New language and residency rules for Canadian citizenship kick in next week
Shorter residency requirement and new age requirements for language and knowledge tests will soon take effect in the revamped citizenship system.
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Starting Oct. 11, permanent residents will be eligible to apply for Canadian citizenship if they have lived in the country for three out of the previous five years.
Also, applicants over 55 years of age are once again exempt from the language and knowledge tests for citizenship under the amended citizenship regulations to be announced by Immigration Minister Ahmed Hussen on Wednesday.
The changes will be welcoming news for the many prospective applicants who have been holding off their applications since the newly elected Liberal government introduced Bill C-6 in March 2016 to reverse the more stringent changes adopted by its Conservative predecessor to restrict access to citizenship.
Citizenship applications are expected to go up, reversing the downward trend observed over the last few years after the Harper government raised the residency requirement for citizenship — requiring applicants to be in Canada for four years out of six — and stipulated that applicants between the ages of 14 and 64 must pass language and citizenship knowledge tests.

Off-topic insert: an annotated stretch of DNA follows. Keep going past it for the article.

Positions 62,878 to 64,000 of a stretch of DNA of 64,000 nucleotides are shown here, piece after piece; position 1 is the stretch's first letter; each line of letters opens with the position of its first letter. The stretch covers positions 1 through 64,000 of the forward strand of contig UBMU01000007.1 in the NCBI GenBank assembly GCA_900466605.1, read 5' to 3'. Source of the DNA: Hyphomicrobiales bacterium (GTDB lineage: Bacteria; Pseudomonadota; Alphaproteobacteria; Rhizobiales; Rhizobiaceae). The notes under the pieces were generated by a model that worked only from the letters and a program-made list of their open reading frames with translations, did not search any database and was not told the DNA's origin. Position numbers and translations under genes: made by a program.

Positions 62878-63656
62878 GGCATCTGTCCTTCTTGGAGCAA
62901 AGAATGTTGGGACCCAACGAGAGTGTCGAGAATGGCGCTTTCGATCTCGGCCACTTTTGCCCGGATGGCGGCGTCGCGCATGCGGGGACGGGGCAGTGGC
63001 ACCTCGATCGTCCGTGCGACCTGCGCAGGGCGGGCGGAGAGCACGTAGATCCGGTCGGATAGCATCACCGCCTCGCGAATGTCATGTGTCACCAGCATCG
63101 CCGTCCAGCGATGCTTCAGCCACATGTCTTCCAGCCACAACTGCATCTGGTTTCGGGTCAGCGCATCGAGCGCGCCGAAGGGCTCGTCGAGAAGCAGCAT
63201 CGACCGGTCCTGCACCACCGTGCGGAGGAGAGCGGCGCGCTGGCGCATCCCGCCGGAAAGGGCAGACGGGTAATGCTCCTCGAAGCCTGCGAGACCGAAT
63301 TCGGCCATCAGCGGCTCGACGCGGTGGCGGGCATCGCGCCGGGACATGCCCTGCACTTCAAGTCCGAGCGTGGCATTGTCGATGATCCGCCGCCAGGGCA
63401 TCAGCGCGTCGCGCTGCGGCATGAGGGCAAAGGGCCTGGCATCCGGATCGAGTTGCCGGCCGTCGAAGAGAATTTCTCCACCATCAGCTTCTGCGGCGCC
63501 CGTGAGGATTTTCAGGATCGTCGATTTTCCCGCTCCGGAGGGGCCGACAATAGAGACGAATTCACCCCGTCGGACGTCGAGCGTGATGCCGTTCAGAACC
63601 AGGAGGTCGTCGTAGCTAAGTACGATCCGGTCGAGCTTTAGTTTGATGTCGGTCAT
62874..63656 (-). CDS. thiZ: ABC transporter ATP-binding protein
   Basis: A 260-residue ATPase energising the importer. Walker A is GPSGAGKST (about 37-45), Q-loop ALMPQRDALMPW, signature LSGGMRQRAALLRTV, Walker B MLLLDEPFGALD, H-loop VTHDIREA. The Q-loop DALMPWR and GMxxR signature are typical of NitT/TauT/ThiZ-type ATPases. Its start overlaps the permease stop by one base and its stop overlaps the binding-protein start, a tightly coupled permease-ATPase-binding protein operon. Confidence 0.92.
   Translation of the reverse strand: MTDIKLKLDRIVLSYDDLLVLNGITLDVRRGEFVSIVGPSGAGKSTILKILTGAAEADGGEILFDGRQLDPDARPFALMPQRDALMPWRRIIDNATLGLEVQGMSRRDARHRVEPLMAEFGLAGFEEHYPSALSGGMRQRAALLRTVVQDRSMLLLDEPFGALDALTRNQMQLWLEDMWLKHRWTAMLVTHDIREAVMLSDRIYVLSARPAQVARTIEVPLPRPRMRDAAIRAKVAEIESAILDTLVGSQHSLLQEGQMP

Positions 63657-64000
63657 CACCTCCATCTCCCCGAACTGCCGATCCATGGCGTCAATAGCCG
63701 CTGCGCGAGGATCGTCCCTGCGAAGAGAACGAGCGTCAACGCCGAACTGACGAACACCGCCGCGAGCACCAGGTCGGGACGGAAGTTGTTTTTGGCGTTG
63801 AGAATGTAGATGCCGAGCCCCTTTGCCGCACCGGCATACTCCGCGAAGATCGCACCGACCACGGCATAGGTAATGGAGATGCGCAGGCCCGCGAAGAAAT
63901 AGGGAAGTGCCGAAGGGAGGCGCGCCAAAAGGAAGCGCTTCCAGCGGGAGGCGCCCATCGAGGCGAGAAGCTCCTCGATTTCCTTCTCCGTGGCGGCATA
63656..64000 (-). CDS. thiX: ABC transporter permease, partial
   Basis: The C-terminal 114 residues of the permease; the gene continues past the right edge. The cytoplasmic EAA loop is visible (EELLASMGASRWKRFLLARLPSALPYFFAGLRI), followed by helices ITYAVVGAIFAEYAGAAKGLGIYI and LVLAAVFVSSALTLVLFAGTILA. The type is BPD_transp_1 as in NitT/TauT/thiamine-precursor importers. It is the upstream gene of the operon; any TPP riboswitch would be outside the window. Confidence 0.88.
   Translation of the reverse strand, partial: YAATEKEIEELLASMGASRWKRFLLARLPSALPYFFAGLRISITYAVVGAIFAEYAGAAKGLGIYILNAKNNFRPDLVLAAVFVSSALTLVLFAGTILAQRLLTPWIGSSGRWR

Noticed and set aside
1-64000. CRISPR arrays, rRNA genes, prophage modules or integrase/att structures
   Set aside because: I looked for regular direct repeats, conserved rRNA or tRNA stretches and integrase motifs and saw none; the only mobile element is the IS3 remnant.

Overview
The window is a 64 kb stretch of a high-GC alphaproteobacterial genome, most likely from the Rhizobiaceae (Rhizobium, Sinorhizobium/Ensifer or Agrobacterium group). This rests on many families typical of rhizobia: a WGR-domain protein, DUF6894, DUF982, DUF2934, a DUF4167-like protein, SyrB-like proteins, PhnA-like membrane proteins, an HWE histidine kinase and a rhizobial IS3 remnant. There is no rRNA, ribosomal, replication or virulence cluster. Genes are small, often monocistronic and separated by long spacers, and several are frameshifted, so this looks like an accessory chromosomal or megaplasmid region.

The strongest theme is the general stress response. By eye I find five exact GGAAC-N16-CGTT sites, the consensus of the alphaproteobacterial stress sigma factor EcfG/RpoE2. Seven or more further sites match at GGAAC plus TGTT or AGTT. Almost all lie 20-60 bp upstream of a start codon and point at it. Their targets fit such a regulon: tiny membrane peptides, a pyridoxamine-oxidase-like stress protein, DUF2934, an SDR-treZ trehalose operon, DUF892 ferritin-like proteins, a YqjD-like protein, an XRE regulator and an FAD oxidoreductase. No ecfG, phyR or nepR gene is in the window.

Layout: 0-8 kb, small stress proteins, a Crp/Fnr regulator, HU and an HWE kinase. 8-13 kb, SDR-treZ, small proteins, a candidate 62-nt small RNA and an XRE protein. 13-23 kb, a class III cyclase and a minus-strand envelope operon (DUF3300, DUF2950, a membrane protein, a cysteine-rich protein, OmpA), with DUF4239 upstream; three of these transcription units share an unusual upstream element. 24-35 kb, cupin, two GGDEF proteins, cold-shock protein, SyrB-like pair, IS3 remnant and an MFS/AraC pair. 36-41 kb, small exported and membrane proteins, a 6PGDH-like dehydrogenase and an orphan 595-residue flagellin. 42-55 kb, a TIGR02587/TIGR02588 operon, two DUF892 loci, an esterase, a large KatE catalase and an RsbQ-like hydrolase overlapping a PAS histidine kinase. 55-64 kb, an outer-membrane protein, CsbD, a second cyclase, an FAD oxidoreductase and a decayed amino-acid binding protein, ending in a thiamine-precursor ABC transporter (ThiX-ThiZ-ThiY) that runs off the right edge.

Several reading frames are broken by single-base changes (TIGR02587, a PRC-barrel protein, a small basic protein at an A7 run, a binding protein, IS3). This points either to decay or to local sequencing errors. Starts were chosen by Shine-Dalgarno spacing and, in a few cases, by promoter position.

Immigrant groups and advocates have said the more stringent rules discouraged newcomers’ full integration and participation in the electoral process.
“Citizenship is the last step in immigrant integration. Those unnecessary obstacles put in place by the previous government are hurting us as a country,” Hussen told the Star in an interview Tuesday. “We are proud of these changes and are excited about it.”
Another Liberal reform that takes effect next Wednesday is granting one year credit to international students, foreign workers and refugees for time spent in Canada before becoming permanent residents toward their residency requirements for citizenship.
Despite the anticipated surge in citizenship applications as a result of the relaxed requirements, Hussen said the department will ensure resources are in place to respond to the increased intake. However, he insisted there is no plan to reduce the current $630 citizenship fee for adults and $100 for those under 18.
The changes announced Wednesday are part of the amendments that received Royal Assent in June, including repealing the law that gave Ottawa the power to strip citizenship from naturalized citizens for crimes committed after citizenship has already been granted as well as handing over the power of citizenship revocation to the Federal Court from the immigration minister.
According to government data, 108,635 people applied for Canadian citizenship in the year ended on March 31. Historically, citizenship applications received have averaged closer to 200,000 a year.